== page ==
India faces a huge energy deficit, with millions of households without power for basic lighting or cooking, and coal power is essential for the next few decades to resolve this energy crisis, to address the issue of energy access, which is just as important as the environmental problems of unclean power.
Centre for Science and Environment believes that we need to push for renewable—not because we can afford to do without coal, but because this source of energy provides us the option to leapfrog to decentralised and off-grid power. But equally, and perhaps even more, important is to clean up our coal power so that it does not destroy the environment and take human lives. In this background, CSE has two programs in its ‘Clean Coal-Power plants’ initiative – India Coal and Global Coal which aims to improve environmental performance of coal-based thermal power stations.
Centre for Science and Environment has been studying the Indian Coal thermal power sector since 2011. The work on thermal power sector was an off shoot of the millennium development goal projects of United Nations Development Program (UNDP) 'The Green Ratings Project (GRP)'. GRP selects an industrial sector, analyses the performance of a sample of individual industries in the sector which reflect the performance of the sector and recommends the government various measures to improve environmental performance. GRP’s last rating was “Coal-based thermal power” sector.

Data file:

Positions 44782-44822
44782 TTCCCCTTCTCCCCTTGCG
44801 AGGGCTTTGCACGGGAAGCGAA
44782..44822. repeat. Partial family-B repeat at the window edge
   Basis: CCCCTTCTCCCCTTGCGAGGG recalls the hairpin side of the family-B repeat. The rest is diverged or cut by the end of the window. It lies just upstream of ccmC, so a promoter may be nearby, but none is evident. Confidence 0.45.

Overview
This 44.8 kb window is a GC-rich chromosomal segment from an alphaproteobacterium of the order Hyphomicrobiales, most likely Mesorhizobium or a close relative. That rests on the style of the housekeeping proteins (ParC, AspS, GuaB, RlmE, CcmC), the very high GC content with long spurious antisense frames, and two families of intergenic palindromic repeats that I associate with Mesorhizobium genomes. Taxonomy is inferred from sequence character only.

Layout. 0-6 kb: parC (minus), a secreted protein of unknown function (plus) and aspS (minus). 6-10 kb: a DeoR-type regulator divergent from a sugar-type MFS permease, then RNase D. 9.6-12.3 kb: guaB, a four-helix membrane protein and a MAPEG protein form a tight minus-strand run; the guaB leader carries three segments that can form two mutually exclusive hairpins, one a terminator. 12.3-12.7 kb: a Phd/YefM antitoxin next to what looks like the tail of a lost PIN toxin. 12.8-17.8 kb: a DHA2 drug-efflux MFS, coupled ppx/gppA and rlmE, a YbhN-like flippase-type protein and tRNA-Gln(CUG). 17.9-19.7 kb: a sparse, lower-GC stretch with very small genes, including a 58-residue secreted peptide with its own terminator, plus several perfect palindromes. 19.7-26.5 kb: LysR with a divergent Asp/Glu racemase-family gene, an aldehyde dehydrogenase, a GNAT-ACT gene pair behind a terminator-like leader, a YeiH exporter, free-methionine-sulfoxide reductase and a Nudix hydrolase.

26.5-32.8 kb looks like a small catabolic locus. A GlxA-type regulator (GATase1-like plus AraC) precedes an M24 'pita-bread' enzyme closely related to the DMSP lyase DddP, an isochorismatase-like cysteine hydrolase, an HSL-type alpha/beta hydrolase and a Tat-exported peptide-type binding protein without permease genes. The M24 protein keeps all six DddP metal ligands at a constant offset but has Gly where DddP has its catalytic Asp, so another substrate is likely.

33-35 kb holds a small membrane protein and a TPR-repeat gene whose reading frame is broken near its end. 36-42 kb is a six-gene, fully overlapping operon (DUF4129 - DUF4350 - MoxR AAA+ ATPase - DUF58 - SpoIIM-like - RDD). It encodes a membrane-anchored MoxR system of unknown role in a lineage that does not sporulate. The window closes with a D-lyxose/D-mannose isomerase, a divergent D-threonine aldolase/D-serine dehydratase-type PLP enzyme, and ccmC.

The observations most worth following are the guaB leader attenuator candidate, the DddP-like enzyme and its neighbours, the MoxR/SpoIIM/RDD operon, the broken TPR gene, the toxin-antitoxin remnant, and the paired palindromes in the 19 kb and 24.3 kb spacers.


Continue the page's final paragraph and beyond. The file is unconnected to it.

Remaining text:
The report, which came out in 2015, revealed the sector's performance to be poor, and that the Indian Environment Ministry's pollution standards governing the environmental performance of these plants are lenient. The report spurred wide debates among policy makers, and later in the year, when COP was ongoing, Indian Environmental Ministry released stricter pollution control norms for the thermal power sector. A deadline of two years was given to implement the norms.
The India coal program of CSE tracks implementation status of the new emissions norms by MoEFCC.